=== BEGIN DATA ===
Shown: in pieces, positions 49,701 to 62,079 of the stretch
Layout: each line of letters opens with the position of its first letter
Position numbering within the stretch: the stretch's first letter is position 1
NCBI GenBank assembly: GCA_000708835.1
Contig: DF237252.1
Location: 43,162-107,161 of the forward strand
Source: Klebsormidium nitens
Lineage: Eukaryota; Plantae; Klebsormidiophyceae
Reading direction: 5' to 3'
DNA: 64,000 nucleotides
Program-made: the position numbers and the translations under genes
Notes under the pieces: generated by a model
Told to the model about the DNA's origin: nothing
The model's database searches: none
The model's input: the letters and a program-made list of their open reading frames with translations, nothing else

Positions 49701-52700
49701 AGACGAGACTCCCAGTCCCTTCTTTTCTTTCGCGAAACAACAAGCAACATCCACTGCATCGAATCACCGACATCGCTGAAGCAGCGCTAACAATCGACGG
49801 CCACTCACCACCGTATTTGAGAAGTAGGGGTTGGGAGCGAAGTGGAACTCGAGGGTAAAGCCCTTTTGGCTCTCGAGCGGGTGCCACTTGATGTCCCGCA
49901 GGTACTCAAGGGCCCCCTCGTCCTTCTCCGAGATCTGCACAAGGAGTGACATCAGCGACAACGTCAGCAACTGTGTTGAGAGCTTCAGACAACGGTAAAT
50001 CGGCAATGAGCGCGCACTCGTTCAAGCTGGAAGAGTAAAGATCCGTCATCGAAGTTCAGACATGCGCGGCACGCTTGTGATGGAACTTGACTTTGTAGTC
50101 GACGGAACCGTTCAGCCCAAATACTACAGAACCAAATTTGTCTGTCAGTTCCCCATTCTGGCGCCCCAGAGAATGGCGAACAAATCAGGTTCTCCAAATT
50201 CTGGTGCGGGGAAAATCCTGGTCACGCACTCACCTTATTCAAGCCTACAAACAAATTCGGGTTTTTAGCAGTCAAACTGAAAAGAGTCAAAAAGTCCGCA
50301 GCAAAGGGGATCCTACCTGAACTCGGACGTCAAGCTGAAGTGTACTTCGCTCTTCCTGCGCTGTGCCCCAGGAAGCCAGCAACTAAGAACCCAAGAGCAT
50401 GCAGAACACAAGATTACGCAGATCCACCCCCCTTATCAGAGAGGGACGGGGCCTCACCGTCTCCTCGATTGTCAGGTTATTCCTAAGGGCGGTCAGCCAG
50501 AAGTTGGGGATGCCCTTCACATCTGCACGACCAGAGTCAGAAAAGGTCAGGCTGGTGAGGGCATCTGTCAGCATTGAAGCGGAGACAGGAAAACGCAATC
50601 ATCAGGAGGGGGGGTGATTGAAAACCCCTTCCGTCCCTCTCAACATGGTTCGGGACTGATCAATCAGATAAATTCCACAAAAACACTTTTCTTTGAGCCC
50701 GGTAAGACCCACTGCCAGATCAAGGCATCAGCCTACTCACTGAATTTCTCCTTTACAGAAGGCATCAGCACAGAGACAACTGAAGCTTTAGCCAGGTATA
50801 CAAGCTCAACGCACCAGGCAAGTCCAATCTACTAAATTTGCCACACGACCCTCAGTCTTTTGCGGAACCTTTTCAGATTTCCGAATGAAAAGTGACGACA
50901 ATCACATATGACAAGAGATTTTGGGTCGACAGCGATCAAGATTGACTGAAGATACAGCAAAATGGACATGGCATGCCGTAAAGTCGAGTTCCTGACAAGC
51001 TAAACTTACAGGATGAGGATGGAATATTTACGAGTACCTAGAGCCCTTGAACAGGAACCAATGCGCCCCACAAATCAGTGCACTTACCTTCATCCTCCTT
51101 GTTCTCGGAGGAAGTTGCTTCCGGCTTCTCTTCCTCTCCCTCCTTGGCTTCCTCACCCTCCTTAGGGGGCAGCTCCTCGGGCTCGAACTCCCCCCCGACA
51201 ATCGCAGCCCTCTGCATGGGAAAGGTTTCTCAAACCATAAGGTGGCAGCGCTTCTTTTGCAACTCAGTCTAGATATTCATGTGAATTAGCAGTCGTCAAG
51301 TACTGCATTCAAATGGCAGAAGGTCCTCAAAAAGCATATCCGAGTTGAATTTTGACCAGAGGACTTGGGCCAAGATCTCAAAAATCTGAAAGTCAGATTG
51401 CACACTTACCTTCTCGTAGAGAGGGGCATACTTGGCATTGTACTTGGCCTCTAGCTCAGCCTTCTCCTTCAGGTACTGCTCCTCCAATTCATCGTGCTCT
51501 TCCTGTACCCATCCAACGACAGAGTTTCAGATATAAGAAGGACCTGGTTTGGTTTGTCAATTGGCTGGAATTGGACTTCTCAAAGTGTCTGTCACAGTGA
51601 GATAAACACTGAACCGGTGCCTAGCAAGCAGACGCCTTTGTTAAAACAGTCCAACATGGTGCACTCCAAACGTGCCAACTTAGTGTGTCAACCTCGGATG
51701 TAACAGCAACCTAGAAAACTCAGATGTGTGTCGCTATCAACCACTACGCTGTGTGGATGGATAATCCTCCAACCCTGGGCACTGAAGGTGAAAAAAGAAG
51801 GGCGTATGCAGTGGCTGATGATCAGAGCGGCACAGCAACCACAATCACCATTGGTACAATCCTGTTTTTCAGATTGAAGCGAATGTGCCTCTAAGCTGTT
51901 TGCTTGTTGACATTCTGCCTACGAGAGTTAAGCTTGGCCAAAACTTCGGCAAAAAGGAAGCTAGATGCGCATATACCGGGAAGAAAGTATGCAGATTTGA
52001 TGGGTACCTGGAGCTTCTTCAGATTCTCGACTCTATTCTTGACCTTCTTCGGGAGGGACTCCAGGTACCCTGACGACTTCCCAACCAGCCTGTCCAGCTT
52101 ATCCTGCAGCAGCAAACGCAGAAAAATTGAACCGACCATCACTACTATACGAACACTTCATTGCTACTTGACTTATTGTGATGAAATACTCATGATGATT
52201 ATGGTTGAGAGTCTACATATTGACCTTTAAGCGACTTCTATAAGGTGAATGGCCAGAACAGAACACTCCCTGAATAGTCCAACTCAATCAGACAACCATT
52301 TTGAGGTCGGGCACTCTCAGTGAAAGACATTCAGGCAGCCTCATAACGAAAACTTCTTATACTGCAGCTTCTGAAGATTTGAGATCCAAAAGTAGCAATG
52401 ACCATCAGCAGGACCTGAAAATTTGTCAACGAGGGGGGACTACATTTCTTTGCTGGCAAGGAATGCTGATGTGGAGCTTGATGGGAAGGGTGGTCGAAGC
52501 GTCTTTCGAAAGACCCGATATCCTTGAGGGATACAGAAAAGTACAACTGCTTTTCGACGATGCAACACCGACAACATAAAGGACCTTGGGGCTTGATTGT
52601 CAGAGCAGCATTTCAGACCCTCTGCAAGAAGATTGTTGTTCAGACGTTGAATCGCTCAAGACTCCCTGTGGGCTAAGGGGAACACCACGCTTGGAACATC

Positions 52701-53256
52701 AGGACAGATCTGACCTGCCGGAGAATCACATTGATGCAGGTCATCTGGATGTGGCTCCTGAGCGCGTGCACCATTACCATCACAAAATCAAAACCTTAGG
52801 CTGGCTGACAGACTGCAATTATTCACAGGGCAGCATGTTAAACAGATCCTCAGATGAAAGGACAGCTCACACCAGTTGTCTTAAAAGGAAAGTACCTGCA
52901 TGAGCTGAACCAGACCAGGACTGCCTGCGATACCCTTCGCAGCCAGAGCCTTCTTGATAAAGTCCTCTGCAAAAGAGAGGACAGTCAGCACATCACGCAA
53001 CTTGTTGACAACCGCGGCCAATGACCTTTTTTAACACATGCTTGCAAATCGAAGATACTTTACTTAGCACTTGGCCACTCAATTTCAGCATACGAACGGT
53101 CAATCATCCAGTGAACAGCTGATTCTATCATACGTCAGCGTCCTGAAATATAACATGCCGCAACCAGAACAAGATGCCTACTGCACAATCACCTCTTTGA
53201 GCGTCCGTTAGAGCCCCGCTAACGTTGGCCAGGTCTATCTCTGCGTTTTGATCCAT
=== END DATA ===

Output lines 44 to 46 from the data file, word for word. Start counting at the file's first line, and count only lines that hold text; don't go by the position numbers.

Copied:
52401 ACCATCAGCAGGACCTGAAAATTTGTCAACGAGGGGGGACTACATTTCTTTGCTGGCAAGGAATGCTGATGTGGAGCTTGATGGGAAGGGTGGTCGAAGC
52501 GTCTTTCGAAAGACCCGATATCCTTGAGGGATACAGAAAAGTACAACTGCTTTTCGACGATGCAACACCGACAACATAAAGGACCTTGGGGCTTGATTGT
52601 CAGAGCAGCATTTCAGACCCTCTGCAAGAAGATTGTTGTTCAGACGTTGAATCGCTCAAGACTCCCTGTGGGCTAAGGGGAACACCACGCTTGGAACATC